Customers today seem to like Exelon about as much as you can ever like the electric company. Says David Kolata, executive director of the Citizens Utility Board, a Chicago consumer group, of Rowe: "He has a tradition of working things out in Illinois that is good for the company and consumers." Yet lately Rowe has angered people by pushing to end a rate freeze put in place by legislators to ease the shift to a wholesale auction system for electricity. When it comes, it will probably raise Exelon's profits, as well as the rates consumers pay. Says Kolata: "Exelon thinks they are now a global company, so how dare the people of Illinois tell them what to do? John Rowe is risking a lot by being so aggressive. He has a very good reputation in Illinois that could be tarnished."

Rowe's tolerance for controversy served him well on the commission that shaped 2005's energy bill. The bipartisan panel included experts from industry and environmental groups. He joined it in endorsing carbon-emission limits to counter global warming. Such limits are anathema to most utility executives--they would raise the costs of fossil-fuel-fired power plants, including ones that account for about half of Exelon's business. Shrugs Rowe: "The utility industry is one of the few places I would be called a liberal."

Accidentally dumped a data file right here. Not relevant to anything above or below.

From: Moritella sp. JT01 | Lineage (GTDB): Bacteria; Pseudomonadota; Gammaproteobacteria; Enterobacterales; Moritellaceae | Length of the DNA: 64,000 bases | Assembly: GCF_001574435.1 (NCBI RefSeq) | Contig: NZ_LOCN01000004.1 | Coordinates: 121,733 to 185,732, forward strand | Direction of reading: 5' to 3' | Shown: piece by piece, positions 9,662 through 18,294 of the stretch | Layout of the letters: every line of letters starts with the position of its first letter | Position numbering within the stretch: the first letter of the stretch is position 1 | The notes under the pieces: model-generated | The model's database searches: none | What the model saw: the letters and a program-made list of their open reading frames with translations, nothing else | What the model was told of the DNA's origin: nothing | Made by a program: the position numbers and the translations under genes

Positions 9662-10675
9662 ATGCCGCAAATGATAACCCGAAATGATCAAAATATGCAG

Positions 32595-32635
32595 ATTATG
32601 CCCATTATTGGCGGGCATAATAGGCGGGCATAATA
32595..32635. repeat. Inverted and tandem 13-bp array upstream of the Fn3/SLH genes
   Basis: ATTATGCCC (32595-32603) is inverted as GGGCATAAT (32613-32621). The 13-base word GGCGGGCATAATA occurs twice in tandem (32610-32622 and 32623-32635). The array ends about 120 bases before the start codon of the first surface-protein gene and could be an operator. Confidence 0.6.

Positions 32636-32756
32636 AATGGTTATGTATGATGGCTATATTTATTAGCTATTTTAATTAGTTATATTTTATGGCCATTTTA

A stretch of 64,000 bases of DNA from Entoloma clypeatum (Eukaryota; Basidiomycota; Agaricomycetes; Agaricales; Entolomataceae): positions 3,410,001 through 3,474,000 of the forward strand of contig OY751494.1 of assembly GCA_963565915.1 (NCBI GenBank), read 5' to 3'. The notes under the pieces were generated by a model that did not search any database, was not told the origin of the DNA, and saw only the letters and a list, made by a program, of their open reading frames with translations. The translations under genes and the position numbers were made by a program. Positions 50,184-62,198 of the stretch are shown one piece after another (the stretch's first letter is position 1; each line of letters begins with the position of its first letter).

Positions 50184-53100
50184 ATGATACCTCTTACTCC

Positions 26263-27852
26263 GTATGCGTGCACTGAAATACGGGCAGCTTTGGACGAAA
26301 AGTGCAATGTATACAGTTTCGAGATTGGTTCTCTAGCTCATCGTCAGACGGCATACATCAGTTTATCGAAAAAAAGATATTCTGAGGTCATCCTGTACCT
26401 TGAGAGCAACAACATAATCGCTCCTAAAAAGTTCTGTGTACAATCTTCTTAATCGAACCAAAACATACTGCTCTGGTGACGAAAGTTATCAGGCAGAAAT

The commission contradicted the White House, which maintains that humans' role in causing global warming needs more proof and that carbon limits would hurt the economy. Its report, in turn, emboldened an arm of the Energy Department to declare that limiting carbon emissions would not slow U.S. economic growth. In April, North Carolina's Duke Energy joined Exelon in testifying before Congress in support of carbon taxes. Commission co-chair John P. Holdren, a Harvard professor of environmental policy, says of Rowe's role, "True leaders can bring people along. He has so much stature that if he comes out and says something different, the industry stops and takes a look rather than assuming he's wrong."